I agree with Vagabond.  This relates to an idea WCI has been writing about for awhile.  I think it is one of his most unique and most worthy ideas actually.  That of “career longevity.”  30 years at mid-range income trumps 10 years at extraordinary levels.  I think it is important because it has helped me with decision making.  Recently I felt I didn’t have enough time for my “non-work life.”  I needed more time to help at home, to exercise, to think/read/blog.  I could quit work since I’m FI.  If I’m lucky with investing, I would be fine.  But I like my work – in moderation.

                      If I ask the WCI question (I’m not sure he phrased it this way, but still) Which decision would boost my career longevity while adding to my enjoyment of life? I would end up with part-time work.  That is my current plan.  We’ll see how it goes…..
                      Click to expand...


                      @Vagabond: Congrats man. Enjoy the space. I can relate to your observations. When a guy goes part-time the worst is assumed. This is one of the few areas in our society where women have the advantage. No one questions it when a woman goes part time, and nobody calls her semi-retired. Part of it though may be us (as men). Our ego tends to be tied more to work and career, and thus maybe we are just more sensitive to perceived slights. It's a topic I gotta dig into more and write about. Also I demand politely request a follow-up post on my blog in a few months as the effects of part-time/early semi-retirement kicks in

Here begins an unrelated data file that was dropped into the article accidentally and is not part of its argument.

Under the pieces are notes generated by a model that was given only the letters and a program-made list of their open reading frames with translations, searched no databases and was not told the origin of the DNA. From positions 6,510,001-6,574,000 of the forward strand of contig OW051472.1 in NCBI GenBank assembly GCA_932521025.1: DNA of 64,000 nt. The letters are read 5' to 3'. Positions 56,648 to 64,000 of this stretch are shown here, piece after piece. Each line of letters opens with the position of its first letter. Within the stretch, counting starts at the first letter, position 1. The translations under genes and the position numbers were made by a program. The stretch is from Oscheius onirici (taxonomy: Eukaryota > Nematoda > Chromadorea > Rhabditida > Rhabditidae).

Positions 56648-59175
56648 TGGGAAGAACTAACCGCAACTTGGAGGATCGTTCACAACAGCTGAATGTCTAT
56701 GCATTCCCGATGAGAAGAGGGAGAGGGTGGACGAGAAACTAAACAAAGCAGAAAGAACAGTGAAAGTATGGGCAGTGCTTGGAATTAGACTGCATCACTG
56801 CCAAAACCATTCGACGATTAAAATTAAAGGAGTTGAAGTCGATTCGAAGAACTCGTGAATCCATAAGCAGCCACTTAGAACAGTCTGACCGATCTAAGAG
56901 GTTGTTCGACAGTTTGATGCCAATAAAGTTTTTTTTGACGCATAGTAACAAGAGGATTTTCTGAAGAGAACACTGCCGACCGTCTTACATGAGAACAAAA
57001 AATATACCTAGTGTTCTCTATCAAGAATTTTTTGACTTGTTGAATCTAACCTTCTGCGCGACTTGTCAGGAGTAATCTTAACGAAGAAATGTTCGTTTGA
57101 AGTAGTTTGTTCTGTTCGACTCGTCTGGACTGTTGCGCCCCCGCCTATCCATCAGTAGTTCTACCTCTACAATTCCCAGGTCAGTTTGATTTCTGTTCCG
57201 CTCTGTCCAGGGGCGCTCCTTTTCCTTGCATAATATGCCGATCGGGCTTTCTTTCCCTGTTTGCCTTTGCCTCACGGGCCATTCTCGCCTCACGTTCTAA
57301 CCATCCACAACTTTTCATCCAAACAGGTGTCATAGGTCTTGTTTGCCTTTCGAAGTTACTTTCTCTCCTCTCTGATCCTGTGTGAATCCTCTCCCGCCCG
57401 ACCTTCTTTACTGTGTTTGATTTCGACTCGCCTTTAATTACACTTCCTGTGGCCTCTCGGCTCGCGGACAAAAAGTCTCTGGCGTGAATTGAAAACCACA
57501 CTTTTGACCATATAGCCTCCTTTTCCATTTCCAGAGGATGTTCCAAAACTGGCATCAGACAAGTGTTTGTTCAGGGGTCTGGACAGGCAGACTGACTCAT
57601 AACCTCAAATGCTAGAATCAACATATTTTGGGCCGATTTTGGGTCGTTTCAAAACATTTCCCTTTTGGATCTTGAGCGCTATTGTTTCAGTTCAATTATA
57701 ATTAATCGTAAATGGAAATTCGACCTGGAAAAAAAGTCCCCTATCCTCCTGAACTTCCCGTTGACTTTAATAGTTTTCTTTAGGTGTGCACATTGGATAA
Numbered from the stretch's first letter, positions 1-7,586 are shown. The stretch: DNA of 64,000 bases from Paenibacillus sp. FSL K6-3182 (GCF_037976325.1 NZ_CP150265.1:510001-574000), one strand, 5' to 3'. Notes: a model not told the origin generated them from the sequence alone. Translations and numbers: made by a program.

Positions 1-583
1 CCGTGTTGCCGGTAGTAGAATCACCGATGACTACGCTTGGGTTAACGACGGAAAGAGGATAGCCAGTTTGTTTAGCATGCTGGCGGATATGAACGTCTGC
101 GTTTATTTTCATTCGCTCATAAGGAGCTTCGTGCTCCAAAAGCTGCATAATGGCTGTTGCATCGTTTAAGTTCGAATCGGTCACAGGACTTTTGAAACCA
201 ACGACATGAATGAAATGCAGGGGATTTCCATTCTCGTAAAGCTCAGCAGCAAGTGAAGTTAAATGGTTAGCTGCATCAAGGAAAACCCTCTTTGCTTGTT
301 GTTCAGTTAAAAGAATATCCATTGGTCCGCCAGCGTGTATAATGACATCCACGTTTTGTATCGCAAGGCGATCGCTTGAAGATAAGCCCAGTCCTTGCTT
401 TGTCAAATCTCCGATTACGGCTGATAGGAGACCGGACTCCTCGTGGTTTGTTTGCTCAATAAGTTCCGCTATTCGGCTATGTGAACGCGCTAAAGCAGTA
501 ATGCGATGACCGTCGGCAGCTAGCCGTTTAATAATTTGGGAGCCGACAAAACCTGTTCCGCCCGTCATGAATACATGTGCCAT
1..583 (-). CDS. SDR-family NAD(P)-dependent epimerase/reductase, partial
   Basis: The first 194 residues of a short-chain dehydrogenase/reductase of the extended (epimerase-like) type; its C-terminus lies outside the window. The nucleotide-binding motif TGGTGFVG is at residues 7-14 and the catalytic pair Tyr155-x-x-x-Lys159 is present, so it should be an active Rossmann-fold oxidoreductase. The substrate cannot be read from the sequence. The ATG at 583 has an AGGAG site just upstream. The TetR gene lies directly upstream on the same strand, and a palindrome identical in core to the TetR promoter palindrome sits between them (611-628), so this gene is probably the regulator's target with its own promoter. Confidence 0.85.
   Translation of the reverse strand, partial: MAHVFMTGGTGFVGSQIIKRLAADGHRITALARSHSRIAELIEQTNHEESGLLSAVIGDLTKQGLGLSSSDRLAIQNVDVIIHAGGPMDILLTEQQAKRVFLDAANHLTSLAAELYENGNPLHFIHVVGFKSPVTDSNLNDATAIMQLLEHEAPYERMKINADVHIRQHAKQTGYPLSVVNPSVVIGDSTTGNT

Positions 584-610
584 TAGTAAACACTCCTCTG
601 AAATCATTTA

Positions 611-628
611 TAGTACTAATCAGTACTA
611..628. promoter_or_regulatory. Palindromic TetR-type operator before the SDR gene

@WealthyDoc: I think someone may have done a guest post a while back on WCI about career longevity

                      https://www.whitecoatinvestor.com/your-most-valuable-financial-asset/

                      Comment


                      • #26













                        I just turned 50.  I dropped three medical directorship stipends and the associated leadership roles.  That left me at 0.7 FTE since each directorship was 0.1 FTE.  I realized if I went to 0.6 FTE I could work 3 days a week and still get benefits so that is my current life.  It seems so easy, I think of it as “semi-retired.”  The points here are well-taken though and I will refer to it as part-time with my colleagues.  The situation sounds similar to Vagabond.

                        There is tremendous peer pressure to keep burning and churning.  Medicine is more than happy to let you grind yourself into a pile.  I just remind myself that the MAJORITY of physicians are burned out now so it is ok to not be “normal.”
                        Click to expand…


                        Last night, I was reading, for the first time, WCI’s Wealthy Pediatrician blog. I was drawn to it because it was supposed to be controversial, but I found it not to be so. There was quite a bit of discussion of the earning ability of the Pediatrician vs. the Orthopedic Surgeon, and it is hardly shocking to confirm that the Pediatrician earns quite a bit less. (There were many other tangent, most of which involve dentists, that were of no interest to me.)